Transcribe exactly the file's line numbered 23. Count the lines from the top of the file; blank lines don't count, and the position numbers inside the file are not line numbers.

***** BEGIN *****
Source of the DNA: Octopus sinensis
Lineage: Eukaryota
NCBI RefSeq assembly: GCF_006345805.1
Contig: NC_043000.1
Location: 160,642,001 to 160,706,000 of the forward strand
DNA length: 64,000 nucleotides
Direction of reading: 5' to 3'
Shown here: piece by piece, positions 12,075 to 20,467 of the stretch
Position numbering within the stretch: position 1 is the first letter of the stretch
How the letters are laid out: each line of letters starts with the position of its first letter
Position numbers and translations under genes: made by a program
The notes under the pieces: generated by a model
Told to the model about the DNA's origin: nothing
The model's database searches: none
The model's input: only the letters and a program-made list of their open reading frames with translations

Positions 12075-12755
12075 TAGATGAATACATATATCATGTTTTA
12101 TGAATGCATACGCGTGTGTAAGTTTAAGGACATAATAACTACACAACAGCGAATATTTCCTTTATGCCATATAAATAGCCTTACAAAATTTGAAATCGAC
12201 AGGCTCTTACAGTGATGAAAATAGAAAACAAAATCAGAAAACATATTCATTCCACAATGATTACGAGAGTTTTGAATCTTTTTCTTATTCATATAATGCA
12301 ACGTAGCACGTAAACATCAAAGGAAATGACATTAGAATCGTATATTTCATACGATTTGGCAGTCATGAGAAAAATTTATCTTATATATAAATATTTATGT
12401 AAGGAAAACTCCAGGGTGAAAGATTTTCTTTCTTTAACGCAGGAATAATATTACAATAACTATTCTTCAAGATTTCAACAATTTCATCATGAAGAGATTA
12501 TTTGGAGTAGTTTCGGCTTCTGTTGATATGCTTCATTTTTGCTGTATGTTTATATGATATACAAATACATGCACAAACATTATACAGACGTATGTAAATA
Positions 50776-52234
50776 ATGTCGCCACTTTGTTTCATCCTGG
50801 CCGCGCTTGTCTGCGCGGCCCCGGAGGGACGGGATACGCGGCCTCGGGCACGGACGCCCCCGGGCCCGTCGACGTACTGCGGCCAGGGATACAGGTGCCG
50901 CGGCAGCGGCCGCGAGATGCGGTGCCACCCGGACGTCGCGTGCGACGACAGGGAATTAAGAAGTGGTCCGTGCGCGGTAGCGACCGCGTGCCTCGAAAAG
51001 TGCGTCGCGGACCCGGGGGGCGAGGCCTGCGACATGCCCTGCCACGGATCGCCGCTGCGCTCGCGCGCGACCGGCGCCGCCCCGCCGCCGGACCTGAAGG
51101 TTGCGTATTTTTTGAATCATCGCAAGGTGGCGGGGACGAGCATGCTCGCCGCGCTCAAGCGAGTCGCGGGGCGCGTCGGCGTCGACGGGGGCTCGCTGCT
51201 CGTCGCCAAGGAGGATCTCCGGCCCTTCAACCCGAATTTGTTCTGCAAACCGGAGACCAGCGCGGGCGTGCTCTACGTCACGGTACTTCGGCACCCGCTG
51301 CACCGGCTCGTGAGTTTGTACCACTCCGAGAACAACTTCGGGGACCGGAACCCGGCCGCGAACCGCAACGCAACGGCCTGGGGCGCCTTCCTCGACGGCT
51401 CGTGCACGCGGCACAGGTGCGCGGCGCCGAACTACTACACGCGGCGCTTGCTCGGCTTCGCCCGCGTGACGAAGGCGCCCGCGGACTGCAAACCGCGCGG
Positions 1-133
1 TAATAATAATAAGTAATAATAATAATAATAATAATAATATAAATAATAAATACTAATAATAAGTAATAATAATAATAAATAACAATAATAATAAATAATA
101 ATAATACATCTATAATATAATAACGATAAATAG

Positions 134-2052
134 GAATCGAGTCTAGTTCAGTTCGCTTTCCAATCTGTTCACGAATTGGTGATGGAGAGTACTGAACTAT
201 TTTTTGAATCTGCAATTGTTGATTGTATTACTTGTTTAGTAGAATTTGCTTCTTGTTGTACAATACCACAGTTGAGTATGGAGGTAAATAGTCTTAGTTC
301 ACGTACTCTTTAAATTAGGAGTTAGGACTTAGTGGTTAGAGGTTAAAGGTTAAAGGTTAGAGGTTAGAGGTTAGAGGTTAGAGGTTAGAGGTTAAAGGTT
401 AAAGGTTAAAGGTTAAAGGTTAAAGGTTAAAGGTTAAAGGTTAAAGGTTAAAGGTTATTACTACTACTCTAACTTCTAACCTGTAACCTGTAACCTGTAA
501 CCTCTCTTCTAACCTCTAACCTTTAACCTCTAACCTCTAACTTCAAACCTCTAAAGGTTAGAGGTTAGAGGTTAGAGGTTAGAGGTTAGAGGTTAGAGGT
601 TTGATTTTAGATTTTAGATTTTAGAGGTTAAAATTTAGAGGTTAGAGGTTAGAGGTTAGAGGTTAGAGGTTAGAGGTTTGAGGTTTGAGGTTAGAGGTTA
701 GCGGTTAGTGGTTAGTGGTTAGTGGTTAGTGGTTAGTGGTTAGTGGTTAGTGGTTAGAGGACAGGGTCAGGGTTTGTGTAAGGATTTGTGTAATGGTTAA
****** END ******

Positions 50776-52234